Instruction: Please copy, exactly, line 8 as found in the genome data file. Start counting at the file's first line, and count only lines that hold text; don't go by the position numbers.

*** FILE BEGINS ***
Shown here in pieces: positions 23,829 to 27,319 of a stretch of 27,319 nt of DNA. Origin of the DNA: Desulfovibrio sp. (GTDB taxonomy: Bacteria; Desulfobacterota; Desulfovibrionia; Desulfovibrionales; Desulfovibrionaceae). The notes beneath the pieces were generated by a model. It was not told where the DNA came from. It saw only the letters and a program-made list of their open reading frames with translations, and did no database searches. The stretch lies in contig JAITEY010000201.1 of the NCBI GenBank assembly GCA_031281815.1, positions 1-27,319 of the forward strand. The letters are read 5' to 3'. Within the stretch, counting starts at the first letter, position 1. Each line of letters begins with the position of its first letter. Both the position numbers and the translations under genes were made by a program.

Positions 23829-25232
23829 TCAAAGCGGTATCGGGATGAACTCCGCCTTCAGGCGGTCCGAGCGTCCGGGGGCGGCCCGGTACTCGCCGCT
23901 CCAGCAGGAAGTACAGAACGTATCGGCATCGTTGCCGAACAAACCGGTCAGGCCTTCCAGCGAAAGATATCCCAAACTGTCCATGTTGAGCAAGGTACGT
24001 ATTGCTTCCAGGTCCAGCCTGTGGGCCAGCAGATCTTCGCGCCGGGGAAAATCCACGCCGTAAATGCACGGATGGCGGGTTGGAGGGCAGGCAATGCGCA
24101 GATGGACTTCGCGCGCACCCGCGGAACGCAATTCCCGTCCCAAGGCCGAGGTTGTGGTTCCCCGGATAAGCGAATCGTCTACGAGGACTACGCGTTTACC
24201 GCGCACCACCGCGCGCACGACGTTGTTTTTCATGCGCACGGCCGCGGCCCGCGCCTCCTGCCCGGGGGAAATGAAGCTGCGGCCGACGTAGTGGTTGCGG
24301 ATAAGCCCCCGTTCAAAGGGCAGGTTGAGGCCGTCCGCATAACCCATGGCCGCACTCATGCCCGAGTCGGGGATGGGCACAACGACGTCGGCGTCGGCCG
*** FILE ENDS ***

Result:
24301 ATAAGCCCCCGTTCAAAGGGCAGGTTGAGGCCGTCCGCATAACCCATGGCCGCACTCATGCCCGAGTCGGGGATGGGCACAACGACGTCGGCGTCGGCCG